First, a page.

miscellany

~As I was recently cleaning out some old magazines, I found the July/August 2013 issue of Imprimis and gave it a read.  Some very good stuff on YA (young adult) fiction:

…I do not, in fact, wish to ban any books or frighten any authors. What I do wish is that people in the book business would exercise better taste; that adult authors would not simply validate every spasm of the teen experience; and that our culture was not marching toward ever-greater explicitness in depictions of sex and violence.

Yes, and amen.

~ The ER demonstrates the inverted priorities of American society:

It’s all about priorities: those of individuals and those of leaders.  Our leaders, ever convinced that we must give medical care to those perceived to be in need, often forget that modern definitions of poverty and need may be a bit different from need throughout human history.  And that if a family has an expensive cell plan, new truck and big-screen TV with satellite, it might not be unreasonable to ask them to put up a little money for their own health care.

Do read the whole thing — it’s short.

~ I really enjoyed this interview with Ben Young, one of the Sturdy Brothers. They make some quality stuff, and I love my waxed canvas tote.

~ Feminist hysteria is causing the infantilization of women. So called “feminists” do not speak for me, that’s for sure.

~ This Snickerdoodle Bread recipe looks really yummy.

~ Houston, we have a problem:

Really? Subpoenas? Sermons? Let the reality of what just happened settle on you. A city council subpoenaed sermons that they thought might be reflecting a little poorly on the king’s majesty. And so let this be a deep lesson to all you seminarians. Whenever you are preaching through Romans do not on any account mention the wart on the king’s nose. He takes it ill. And whatever you do, say nothing whatever about about Herodias wearing her hello-sailor-heels into the men’s room. You might have a promising ministry cut short. In fact, you yourself might be cut short.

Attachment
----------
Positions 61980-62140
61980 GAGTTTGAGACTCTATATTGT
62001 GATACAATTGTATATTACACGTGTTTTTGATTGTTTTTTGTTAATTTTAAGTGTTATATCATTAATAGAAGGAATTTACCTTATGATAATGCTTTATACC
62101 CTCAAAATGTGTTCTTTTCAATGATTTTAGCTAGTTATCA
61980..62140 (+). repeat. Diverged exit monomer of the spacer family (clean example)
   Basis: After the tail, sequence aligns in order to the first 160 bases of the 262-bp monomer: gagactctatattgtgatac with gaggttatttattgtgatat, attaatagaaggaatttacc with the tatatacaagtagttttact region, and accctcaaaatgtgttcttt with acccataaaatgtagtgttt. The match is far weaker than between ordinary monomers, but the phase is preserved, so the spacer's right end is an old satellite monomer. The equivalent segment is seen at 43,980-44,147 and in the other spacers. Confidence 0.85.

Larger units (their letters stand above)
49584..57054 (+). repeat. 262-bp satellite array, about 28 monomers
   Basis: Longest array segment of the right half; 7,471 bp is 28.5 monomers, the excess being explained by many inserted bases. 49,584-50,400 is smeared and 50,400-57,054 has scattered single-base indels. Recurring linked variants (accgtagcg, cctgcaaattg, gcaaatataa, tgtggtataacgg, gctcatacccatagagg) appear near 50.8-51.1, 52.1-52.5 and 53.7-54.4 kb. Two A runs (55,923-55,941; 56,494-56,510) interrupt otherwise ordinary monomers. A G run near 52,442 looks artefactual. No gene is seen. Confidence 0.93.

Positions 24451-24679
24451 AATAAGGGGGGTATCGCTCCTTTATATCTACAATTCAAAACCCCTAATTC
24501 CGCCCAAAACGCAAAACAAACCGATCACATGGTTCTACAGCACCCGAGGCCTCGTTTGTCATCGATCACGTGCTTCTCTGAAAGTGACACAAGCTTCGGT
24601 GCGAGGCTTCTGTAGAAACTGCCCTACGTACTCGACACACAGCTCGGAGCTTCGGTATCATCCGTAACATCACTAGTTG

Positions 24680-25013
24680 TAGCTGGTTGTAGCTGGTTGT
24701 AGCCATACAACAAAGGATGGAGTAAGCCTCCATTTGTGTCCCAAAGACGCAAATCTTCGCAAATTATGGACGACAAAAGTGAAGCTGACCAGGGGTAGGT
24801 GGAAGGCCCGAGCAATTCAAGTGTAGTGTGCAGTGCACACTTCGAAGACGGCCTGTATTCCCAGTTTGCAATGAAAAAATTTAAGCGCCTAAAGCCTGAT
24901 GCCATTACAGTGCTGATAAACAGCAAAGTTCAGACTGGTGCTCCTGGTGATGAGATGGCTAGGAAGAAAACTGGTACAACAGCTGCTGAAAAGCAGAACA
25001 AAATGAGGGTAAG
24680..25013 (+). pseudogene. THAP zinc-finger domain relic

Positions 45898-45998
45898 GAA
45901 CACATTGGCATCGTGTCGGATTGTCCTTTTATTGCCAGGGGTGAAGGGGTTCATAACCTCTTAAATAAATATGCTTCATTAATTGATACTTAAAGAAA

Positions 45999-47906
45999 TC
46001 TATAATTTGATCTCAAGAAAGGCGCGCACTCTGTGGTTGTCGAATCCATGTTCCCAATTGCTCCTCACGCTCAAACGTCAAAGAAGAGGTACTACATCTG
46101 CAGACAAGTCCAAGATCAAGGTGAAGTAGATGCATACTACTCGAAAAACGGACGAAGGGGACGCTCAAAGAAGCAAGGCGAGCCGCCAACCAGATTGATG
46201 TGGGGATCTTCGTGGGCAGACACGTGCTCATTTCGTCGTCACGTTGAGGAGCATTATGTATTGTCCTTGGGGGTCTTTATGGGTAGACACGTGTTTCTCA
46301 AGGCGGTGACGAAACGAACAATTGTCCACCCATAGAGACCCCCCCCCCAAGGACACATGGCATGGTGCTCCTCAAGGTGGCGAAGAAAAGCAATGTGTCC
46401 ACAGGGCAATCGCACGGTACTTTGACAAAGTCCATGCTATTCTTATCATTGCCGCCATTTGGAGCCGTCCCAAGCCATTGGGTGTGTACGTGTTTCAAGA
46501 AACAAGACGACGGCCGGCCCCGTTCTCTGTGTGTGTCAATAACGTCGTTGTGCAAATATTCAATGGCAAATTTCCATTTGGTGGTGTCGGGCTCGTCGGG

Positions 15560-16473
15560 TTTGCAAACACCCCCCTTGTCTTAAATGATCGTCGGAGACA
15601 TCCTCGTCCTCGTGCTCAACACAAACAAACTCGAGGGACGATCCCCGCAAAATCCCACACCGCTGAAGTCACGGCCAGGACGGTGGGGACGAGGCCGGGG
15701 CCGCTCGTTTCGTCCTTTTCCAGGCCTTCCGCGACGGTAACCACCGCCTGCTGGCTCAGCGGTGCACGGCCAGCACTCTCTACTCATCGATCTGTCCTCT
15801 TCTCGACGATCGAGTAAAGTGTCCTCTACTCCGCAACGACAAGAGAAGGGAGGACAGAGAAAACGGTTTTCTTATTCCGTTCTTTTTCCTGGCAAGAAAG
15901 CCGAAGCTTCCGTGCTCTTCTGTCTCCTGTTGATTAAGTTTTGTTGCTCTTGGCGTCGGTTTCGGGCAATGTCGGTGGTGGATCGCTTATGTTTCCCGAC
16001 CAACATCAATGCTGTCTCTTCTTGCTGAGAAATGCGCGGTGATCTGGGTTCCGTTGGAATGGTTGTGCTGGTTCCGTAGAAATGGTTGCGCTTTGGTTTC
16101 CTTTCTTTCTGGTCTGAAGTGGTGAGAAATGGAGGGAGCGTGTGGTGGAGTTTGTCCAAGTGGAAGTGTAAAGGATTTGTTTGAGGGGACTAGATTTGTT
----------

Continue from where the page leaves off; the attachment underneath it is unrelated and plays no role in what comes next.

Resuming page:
My only hope is that if a sermon of mine ever gets subpoenaed I get some kind of advance warning so that I can put some extra zippy adjectives into it.

I have been pointing out the totalitarian impulse of progressives for some time, but they are not totalitarian because they want to impose morality. They are totalitarian because they want to impose an immoral morality. They are not totalitarian because they want to suppress something.All laws suppress something. The problem is what they want to suppress. They want to suppress decency and glorify kink, when they ought to be doing the opposite.

~  A cute front door decoration for Thanksgiving.

And with that, I’ll bid you a good day, y’all,

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“This is strong medicine for us to swallow.”

41QbzSxPf5LFrom Let’s Study Ephesians by Sinclair B. Ferguson:

Ephesians 1:11 may be the strongest and most comprehensive statement about God’s absolute sovereignty in the whole of the bible. He is the One who works all things according to the counsel of his will. This is not a user-friendly universe for all and sundry. But Paul is stressing that, whatever the native tendencies of people and things, God works with and through all that happens. The events of history and even of our individual lives are never outside his will and purpose. There are no exceptions.

This is strong medicine for us to swallow. Some Christians find the first taste of it seems bitter. For swallowing it also means swallowing the pride that says: ‘I am the master of my fate; I am the captain of my soul’ (W.E. Henley). But once pride is dissolved by the absolute Lordship and sovereignty of One who can be trusted absolutely, the effects are wonderfully therapeutic. We begin to recover from the sin-sickness that gripped Adam and Eve in the Garden of Eden; at last we allow God to be God; and we discover that his sovereign purposes — even in the experiences that cause us pain — are for our good (Rom. 8:28).

In some ways what Paul goes on to say is a yet more remarkable and liberating discovery: God does all this to the praise of his glory (1:12, 14). But his glory is not the enemy of our good. In fact he pursues his own glory in such a way that he simultaneously brings his people most blessing! His pleasure and our blessing are marriage partners! That is a commitment from which he will never withdraw.